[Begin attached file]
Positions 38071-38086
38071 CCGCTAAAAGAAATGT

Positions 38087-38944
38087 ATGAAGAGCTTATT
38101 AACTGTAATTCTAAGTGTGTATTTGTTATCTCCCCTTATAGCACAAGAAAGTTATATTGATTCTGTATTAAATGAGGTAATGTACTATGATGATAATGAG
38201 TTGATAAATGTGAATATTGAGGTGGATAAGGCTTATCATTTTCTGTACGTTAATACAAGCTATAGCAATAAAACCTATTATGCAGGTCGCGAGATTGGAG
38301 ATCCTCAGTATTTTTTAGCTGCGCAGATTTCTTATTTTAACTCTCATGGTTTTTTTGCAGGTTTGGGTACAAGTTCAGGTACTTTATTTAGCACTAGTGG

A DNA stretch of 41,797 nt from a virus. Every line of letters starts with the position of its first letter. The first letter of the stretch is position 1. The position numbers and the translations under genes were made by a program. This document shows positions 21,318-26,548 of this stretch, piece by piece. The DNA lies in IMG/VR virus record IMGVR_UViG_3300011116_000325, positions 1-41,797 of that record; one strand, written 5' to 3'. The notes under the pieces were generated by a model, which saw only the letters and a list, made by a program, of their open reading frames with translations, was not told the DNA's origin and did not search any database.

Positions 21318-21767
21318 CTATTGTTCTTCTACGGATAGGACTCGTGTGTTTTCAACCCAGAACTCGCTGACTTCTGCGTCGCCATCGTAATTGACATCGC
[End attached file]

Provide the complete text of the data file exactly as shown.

Positions 38071-38086
38071 CCGCTAAAAGAAATGT

Positions 38087-38944
38087 ATGAAGAGCTTATT
38101 AACTGTAATTCTAAGTGTGTATTTGTTATCTCCCCTTATAGCACAAGAAAGTTATATTGATTCTGTATTAAATGAGGTAATGTACTATGATGATAATGAG
38201 TTGATAAATGTGAATATTGAGGTGGATAAGGCTTATCATTTTCTGTACGTTAATACAAGCTATAGCAATAAAACCTATTATGCAGGTCGCGAGATTGGAG
38301 ATCCTCAGTATTTTTTAGCTGCGCAGATTTCTTATTTTAACTCTCATGGTTTTTTTGCAGGTTTGGGTACAAGTTCAGGTACTTTATTTAGCACTAGTGG

A DNA stretch of 41,797 nt from a virus. Every line of letters starts with the position of its first letter. The first letter of the stretch is position 1. The position numbers and the translations under genes were made by a program. This document shows positions 21,318-26,548 of this stretch, piece by piece. The DNA lies in IMG/VR virus record IMGVR_UViG_3300011116_000325, positions 1-41,797 of that record; one strand, written 5' to 3'. The notes under the pieces were generated by a model, which saw only the letters and a list, made by a program, of their open reading frames with translations, was not told the DNA's origin and did not search any database.

Positions 21318-21767
21318 CTATTGTTCTTCTACGGATAGGACTCGTGTGTTTTCAACCCAGAACTCGCTGACTTCTGCGTCGCCATCGTAATTGACATCGC